To clamp, or not to clamp, that is the question: Who does a wheel clamping by-law apply to?

Importantly, by-laws do not bind visitors to the scheme. This means that any by-law regarding visitor parking spaces and parking on common property can only be enforced against a lot owner, occupier, mortgagee or covenant chargee or any lessee or sublessee of any lot or common property.

At most, the NSW model by-laws require a lot owner or occupier to “take all reasonable steps” to ensure that their visitors comply with the terms of the by-laws. Reasonable steps are likely to include lot owners and occupiers informing visitors of the relevant car parking by-laws, requesting that they visitors abide by the by-laws and, if they are advised of a breach, requesting that visitor move their vehicle.

Can we wheel clamp a vehicle on the common property?

This is a very common question, particularly for those who have visitors parking that is visible from the street and their property is near a hospital, shopping centre or commercial strip. The answer is maybe.

Wheel clamping is governed by sections 651B and 651C of the Local Government Act 1993 (NSW). These sections provide that a person (including an owners corporation) cannot immobilise or unlawfully detain a vehicle that they do not own without first obtaining the permission of the person who owns the vehicle. The penalty for doing so can be up to $2,200.

A by-law can provide for wheel clamping however consent to immobilise or detain a vehicle under sections 651B and 651C of the Local Government Act is required. There are very few cases in this area and the jury is still out as to whether section 44 of the Strata Schemes Management Act 1996 (NSW) provides the consent of lot owners and occupiers. It means that the by-laws have the effect of an agreement under seal. It may not however be sufficient to provide the required “consent”. In one QLD case a lot owner argued that they did not give consent (under the QLD equivalent to section 44) and that the consent was forced on them. The QLD Supreme Court agreed and treated the agreements created by way of by-laws between the body corporate and its proprietors as fictional agreements. If this approach was taken in NSW a by-law by itself would not provide the required consent.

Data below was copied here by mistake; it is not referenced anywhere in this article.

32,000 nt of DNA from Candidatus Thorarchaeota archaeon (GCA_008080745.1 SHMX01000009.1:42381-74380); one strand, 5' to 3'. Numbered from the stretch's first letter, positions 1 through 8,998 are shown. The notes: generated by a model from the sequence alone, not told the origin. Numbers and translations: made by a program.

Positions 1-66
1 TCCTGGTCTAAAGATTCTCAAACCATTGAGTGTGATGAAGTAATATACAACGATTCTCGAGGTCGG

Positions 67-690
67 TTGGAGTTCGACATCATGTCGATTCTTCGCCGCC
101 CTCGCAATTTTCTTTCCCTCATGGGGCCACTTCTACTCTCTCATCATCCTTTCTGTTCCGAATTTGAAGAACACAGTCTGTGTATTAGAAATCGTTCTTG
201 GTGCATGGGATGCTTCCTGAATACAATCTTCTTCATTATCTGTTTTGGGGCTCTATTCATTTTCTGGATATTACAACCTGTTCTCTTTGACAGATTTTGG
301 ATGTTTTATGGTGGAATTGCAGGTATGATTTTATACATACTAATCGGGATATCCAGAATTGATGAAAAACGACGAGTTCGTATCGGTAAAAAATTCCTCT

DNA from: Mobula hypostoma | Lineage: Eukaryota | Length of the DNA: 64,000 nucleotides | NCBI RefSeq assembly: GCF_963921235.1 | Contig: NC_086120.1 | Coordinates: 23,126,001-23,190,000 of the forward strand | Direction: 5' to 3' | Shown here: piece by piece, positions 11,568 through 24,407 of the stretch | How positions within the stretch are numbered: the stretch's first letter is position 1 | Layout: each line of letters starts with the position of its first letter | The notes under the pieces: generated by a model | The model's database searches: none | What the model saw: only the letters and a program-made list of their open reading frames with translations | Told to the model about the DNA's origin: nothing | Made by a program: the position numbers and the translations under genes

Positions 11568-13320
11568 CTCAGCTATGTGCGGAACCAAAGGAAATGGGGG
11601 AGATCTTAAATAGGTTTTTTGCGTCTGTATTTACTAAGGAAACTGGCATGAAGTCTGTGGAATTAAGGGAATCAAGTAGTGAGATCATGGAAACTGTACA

To overcome this potential argument we strongly recommend that the consent of all owners and occupiers is obtained to any by-law providing for wheel clamping and our precedent parking by-law provides for this consent together with setting out a detailed procedure which is to be followed prior to any wheel clamping device being used that also includes a warning to the owner of the vehicle.

If your owners corporation is considering amending its by-laws to include the ability to wheel clamp or immobilise a vehicle we recommend they seek detailed advice on such a by-law please contact us at either our Sydney or Newcastle offices.

Allison Benson

Legal Practitioner Director

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